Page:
lucy24 - 2:51 am on Feb 18, 2012 (gmt 0)
GOTCHA Set #2 (Mac): Specific to my personal machine, I needed to update Fetch and Little Snitch to be able to access the new Linux box via FTP at all, plus re-set security Keys to be able to access the new box via ssh using Terminal. Each of these updates first involved literally hours of trying to figure out what was wrong, and at which end.
I hope you tried throwing yourself on the mercy of your Linux-speaking spouse. A while back, when I had to find a non-FTP way to get at my logs, and SFTP refused to play nice, I was briefly reduced to doing it in
:: pause to shudder horribly ::
Terminal. When I got to "Yes, but HOW?" the best and most intelligible instructions came from a Linux site.
(Fortunately the horror was not long-lived. I can now use SFTP with a GUI. Whew.)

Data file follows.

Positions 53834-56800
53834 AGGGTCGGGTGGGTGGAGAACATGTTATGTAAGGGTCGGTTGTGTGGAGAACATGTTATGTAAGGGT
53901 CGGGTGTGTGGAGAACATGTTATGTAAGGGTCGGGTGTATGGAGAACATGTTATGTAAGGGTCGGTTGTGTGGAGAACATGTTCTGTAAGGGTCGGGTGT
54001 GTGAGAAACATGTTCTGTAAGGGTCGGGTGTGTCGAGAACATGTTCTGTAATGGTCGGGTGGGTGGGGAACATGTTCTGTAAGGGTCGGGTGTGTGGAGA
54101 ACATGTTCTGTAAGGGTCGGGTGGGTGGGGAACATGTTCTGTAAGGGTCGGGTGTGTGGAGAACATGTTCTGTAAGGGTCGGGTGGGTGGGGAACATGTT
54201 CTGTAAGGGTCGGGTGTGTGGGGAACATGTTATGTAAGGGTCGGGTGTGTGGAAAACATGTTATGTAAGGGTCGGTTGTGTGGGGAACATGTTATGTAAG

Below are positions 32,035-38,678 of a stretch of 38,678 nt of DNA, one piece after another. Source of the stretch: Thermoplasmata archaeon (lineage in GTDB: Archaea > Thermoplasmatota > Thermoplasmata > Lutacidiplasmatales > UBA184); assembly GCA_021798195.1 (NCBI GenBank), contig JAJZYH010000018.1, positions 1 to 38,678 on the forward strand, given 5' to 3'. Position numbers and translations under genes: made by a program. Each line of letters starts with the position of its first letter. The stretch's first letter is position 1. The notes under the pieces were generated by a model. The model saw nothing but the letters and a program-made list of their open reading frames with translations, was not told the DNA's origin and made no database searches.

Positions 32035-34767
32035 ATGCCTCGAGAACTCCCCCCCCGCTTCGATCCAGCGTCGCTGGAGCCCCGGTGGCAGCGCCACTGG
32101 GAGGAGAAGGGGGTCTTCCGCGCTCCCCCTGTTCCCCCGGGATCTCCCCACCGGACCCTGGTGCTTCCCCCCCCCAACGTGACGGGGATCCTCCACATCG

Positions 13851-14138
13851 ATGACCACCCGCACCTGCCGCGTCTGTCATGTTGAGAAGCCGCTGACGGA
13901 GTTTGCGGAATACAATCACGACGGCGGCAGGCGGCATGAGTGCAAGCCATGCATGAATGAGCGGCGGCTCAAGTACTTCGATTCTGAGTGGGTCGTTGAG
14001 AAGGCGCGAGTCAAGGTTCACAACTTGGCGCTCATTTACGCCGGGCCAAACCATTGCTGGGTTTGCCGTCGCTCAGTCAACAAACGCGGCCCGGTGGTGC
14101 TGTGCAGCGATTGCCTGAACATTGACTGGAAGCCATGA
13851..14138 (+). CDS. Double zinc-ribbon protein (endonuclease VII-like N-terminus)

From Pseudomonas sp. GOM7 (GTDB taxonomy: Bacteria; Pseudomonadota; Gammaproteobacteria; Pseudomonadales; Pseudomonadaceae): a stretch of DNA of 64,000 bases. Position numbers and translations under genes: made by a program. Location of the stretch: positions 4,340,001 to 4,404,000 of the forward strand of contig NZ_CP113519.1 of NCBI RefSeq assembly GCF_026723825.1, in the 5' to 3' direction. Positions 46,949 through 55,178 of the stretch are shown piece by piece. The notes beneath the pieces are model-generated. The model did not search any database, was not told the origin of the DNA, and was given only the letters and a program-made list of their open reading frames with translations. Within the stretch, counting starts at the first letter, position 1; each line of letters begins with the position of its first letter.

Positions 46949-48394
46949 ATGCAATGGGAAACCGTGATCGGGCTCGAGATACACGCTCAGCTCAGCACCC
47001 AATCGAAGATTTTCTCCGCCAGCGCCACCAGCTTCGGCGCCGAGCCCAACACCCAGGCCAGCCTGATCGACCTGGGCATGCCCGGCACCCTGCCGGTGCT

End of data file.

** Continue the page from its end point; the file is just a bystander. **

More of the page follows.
GOTCHA Set #3 (Apache): Broken things galore, from .htaccess Deny from lines for almost all Central and South American CIDRs (go figure) to mod_rewrite "exceeded the limit of 10 internal redirects" to "Options ExecCGI is off in this directory" and "unable to include "/dir/example.js" in parsed file" errors (permissions okay).
Hey, I remember internal redirects. All I was trying to do was lock people out. Not redirect them anywhere, just slam the door in their faces. Turns out the [F] generates a secret request for a 403 message, and since my custom error documents have the very same .html extension as the files I'd been blocking people out from... you can finish this sentence yourself.
This is not easy to figure out when you don't have your own server, so setting the error logs to Debug isn't an option.
* * *
Is someone around here good at finding old threads and/or information elsewhere online? (Not me, for sure.) I'm thinking there's got to be a nice third-party list of Changes Between Apache Versions, with all the stuff they didn't bother to tell you. That includes things like "It may look like the identical command with the identical syntax, but it used to be a mod that ran before such-and-such other mod, and now it's Core and runs after everything."